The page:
#7 – Dr. Comfort Ranger
The Ranger is a high-quality mix of hiking boot and therapeutic shoe. The seamless, padded lining creates extra comfort, and there is plenty of room for either the included Dr. Comfort gel inserts or orthotic inserts.
Your posture will benefit from wearing these boots, thanks to the arch support. They also benefit those with neuropathy or other types of nerve damage due to the softness of the lining.
The elastic-style laces have posed a problem for many consumers. These are known to stretch over time, leaving the shoe loose, despite the velcro closure above. Those planning to use this shoe extensively may prefer to replace the laces with standard boot laces.
#8 – MBT Sport 3
MBT’s latest entry in its Sport series includes all of their trademark features. This includes a Masai sensor to create the illusion of walking on sand or moss, a PU midsole with pivot, and multi-layered curved sole to make them superior to tennis shoes.
Longtime customers of MBT and new consumers alike love the feel of these shoes and use them for a wide range of activities. The design has helped many with back, foot, and leg pain, and even helps to tone your muscles, leading to improved balance and posture when not wearing them.
The Sport 3 has a narrower width than its predecessors, making this shoe less comfortable for those with wide feet. When compared to the Sport 2, the length also seems a bit shorter, adding to the difficulty in finding a size that fits perfectly.
#9 – Vionic Tide
Perhaps the most unusual addition for this list of shoes, the Vionic Tide is actually a sandal. What makes it stand up to regular shoes is a flexible and light-weight, medium-density midsole and neoprene upper lining with leather trim to give superior support and comfort. The foam-lined strap incorporates a soft woven toe post to reduce the risk of sores during extended use.
Consumers who have purchased this sandal love the amount of arch support provided, which is unusual even among orthotic sandals. The design is fashionable enough that nobody can tell you have orthopedic footwear, making this a hit both at home and on the go.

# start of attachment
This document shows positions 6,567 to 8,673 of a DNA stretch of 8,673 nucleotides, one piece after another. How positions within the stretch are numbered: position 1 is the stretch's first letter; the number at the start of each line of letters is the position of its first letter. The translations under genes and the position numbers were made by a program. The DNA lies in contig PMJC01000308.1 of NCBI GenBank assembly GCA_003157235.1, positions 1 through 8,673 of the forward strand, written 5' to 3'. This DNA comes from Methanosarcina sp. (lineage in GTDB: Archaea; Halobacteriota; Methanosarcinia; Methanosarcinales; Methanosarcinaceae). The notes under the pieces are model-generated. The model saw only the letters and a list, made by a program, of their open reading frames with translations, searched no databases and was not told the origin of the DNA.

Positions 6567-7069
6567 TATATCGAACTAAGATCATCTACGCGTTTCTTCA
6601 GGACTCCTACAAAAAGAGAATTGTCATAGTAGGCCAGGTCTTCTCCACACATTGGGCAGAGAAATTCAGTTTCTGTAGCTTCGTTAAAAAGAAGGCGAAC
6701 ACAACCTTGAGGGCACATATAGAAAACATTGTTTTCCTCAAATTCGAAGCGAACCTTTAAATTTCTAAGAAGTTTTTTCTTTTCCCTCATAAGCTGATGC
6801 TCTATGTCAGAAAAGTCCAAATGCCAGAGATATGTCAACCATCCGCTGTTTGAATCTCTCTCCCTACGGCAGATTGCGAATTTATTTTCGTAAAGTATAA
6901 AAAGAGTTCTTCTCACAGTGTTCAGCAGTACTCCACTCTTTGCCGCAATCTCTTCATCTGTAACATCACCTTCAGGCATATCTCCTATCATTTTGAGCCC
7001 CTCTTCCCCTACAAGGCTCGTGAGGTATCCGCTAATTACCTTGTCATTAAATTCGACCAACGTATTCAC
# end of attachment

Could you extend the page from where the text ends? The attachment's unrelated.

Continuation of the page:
The most common complaint about these sandals boils down to the strap. Despite extra padding, the strap and post can dig into your toes over time, causing sores and brush burns.
#10 – MBT Zee 16
The Zee 16 can provide great benefit for both training and everyday use. Featuring a pivot strike area, rocker platform and MBT sensor technology in the heel to aid in shock absorption; this rubber-soled shoe is designed to replicate the feel of walking barefoot on a soft or sandy surface.
The superior level of cushioning in these shoes have impressed many consumers. Not only do they help reduce pain, but owners are sometimes reluctant to remove them. Not only are these some of the best running shoes for lower back pain, they also make excellent nursing shoes.
Proper sizing can be an issue with the Zee 16, which may be too narrow for some feet. MBT offers free return shipping, making it easy to exchange the shoes if they don’t fit.
Best known for athletic sneakers and tennis shoes, Sketchers might seem out of place in this list. However, the Go Walk 4 is a slip-on mesh shoe that can compete alongside some of the best orthopedic brands. The rubber soles are augmented by a tapering midfoot design that improves arch support, while the footbed is bamboo lined to provide natural antibacterial odor control.